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Расим Мусабеков

Расим Мусабеков

Rasim Musabekov on Possible Ways of Karabakh Conflict Settlement
Interview


2018 February 13 ( Tuesday ) 11:25:50
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Русский  Azərbaycan

Baku / 13.02.18 / Turan: The transfer of the presidential elections in Azerbaijan for six months ahead is conditioned by many external and internal circumstances, one of which is the negotiations on the Karabakh settlement. This opinion was voiced by Rasim Musabekov, a deputy (MP) of Milli Majlis of Azerbaijan in an interview with the Armenian agency Arminfo.

In his opinion, the transfer of the presidential elections in Azerbaijan for April will not reduce the pace of negotiations and attempts to reach a breakthrough this year.

According to him, the situation of the ruling elite and the first persons in Azerbaijan, like Armenia, looks invulnerable today. In Armenia, a deep reorganization of the government is expected in April, and this will also happen in Azerbaijan after the April presidential elections.

"In accordance with the Constitution, the Cabinet of Ministers will resign in full force, both structural and personal changes are expected in the government of Azerbaijan, as there are many elderly people who occupy their posts for almost two decades," Musabekov said.

Baku's demand for Yerevan to liberate the occupied territories stipulated in the resolutions of the UN Security Council, and Yerevan's counter-demand to agree to the withdrawal of Nagorno-Karabakh from the composition of Azerbaijan through a referendum led the talks into a dead end, Musabekov said.

"Without taking part in the negotiations directly, proceeding from the information available to me, I believe that the basis of the negotiations is still the Madrid Principles, and its version, known as the Kazan Document, has not been archived and is still relevant. The Russian Foreign Minister, Sergey Lavrov, speaking recently about the Karabakh settlement, noted that it is impossible to resolve all issues by one document, and the process of implementing possible agreements will be phased," he said.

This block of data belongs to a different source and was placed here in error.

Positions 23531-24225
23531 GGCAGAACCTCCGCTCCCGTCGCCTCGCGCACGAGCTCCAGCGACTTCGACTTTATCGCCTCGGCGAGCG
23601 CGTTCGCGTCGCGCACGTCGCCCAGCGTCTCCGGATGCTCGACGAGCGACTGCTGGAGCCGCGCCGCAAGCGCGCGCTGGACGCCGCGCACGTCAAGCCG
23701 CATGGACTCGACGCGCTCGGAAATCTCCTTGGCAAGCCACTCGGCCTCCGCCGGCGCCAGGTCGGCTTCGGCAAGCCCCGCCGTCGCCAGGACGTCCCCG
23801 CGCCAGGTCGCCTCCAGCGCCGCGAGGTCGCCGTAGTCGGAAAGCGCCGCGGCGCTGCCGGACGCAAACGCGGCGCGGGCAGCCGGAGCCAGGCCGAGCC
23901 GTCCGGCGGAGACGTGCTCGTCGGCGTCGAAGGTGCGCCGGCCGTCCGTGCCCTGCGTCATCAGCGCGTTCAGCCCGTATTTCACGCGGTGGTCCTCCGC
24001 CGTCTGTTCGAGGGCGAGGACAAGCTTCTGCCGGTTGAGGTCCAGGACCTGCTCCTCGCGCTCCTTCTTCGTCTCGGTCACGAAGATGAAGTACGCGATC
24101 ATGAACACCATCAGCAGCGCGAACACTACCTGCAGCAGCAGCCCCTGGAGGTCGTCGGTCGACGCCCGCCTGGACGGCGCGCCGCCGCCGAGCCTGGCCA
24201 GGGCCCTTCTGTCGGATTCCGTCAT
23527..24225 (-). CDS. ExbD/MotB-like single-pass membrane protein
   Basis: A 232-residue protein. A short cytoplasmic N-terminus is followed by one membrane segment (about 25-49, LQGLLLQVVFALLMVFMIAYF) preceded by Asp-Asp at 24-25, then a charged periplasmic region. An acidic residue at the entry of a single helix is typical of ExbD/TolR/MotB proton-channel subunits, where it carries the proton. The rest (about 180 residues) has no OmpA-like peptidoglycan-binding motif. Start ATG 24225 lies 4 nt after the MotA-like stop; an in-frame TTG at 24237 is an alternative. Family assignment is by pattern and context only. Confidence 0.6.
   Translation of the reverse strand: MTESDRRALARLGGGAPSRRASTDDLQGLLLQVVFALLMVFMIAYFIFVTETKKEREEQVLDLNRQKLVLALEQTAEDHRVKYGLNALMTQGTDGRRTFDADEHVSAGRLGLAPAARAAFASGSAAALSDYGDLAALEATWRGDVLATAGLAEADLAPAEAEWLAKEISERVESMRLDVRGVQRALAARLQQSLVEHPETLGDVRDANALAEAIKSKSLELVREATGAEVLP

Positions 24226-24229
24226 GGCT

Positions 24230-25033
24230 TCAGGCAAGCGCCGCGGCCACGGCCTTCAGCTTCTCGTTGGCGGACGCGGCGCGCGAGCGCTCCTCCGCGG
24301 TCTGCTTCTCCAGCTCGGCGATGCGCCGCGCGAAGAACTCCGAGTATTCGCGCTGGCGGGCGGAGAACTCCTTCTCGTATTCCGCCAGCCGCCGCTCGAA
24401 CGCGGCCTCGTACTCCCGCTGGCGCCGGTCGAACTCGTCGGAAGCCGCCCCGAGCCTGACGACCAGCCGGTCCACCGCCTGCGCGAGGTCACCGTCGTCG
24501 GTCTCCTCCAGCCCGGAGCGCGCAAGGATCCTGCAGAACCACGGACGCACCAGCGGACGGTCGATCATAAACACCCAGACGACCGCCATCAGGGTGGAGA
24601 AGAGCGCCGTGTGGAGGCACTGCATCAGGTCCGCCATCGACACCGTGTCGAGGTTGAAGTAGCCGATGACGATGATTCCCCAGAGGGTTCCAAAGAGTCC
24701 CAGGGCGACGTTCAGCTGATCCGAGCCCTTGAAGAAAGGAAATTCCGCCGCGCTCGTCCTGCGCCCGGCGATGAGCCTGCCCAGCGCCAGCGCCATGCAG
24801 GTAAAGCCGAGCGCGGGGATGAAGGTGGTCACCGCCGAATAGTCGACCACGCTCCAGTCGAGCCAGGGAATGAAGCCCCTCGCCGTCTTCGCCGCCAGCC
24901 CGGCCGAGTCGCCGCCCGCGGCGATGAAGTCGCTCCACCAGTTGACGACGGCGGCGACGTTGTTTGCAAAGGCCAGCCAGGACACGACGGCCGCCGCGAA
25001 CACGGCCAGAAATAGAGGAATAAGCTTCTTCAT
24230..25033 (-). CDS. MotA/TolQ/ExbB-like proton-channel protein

Musabekov believes the parties to the conflict are trying to find a way out in more fractional steps with exchanges, moving forward, not getting everything at once, but step by step, making concessions and receiving certain bonuses in return. As an example, he singled out the liberation with the adoption of a "framework agreement" of 2-3 districts, accompanied by a peacekeeping operation and the opening of communications between Azerbaijan and Turkey on one side and Armenia on the other.

"This is not so little if one takes into account that Armenia can get a railway exit through Turkey to Europe and the Middle East and through Azerbaijan to Iran, as well as to Russia, Central Asia and China." Nagorno-Karabakh can get Baku"s approval for the implementation of aviation communication," Musabekov said.

The increase in the level of confidence and the reduction of confrontation, according to his forecasts, will allow us to move on to the next step, during which it will be possible to agree on the intermediate status of Nagorno-Karabakh allowing it to be included in the political dialogue and carry out economic activities with access to foreign markets. In return, it will be possible to free up another 2-3 districts. The parliamentarian considers it important to ensure a positive dynamics of the settlement process, because in an atmosphere of growing confidence, many issues that seem insoluble today can find a mutually acceptable compromise.

"The Foreign Ministers of our countries note the constructive nature of the negotiating round, and although incidents still occur on the contact line, the tension has significantly decreased." There is agreement to increase the number of the group of the OSCE chairman's special representative for monitoring ceasefire. Negotiations should sometime occur, because the alternative to a peaceful settlement is not the infinite preservation of the current status quo, but full-scale and bloodshed war that neither Azerbaijan nor Armenia, nor our neighbors in the region ever need," Musabekov summed up.-02D-